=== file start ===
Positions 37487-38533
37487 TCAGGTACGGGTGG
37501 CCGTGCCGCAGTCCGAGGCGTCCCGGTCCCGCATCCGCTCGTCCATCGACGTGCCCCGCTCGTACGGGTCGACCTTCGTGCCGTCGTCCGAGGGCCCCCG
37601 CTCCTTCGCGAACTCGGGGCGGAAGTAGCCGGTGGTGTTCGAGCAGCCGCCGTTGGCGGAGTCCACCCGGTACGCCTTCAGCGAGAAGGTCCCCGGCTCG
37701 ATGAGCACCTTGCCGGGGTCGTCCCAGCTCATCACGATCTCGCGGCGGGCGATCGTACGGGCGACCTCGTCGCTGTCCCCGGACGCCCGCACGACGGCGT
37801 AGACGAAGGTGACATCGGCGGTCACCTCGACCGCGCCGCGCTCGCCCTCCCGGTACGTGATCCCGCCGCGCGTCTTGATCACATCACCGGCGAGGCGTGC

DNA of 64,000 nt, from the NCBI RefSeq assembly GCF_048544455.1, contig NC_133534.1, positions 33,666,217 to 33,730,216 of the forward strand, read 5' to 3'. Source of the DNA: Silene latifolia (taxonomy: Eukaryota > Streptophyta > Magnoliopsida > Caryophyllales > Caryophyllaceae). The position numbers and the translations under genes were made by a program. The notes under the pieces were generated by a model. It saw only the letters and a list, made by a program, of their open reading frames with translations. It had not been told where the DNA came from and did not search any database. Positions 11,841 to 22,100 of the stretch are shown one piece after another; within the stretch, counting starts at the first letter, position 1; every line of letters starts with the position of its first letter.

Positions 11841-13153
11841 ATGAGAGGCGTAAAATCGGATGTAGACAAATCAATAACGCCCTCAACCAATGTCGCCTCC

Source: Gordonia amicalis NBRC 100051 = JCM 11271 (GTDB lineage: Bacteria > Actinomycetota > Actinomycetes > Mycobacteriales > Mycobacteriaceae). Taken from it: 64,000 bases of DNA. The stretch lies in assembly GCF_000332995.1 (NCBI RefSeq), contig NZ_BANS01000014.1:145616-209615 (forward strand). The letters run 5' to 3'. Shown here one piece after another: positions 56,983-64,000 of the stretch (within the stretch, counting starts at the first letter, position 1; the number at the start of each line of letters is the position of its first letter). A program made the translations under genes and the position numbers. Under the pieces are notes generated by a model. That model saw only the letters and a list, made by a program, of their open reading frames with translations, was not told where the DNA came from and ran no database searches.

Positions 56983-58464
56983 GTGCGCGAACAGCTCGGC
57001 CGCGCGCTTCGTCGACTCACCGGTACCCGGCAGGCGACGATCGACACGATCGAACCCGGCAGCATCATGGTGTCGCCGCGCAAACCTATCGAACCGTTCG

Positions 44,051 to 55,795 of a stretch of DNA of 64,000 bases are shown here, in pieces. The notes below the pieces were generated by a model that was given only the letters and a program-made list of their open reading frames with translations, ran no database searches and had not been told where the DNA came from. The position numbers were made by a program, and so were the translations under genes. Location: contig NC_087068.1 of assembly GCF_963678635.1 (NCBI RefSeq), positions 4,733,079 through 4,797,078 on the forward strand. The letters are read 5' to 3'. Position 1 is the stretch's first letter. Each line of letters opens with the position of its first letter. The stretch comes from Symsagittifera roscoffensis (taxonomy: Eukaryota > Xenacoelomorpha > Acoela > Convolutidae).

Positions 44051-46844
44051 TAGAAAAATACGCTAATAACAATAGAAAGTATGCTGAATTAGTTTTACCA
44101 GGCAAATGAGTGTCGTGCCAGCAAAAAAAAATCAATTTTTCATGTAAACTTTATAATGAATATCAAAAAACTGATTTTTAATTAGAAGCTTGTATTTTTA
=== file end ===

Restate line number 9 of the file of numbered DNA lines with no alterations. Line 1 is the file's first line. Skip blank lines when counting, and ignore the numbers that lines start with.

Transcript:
11841 ATGAGAGGCGTAAAATCGGATGTAGACAAATCAATAACGCCCTCAACCAATGTCGCCTCC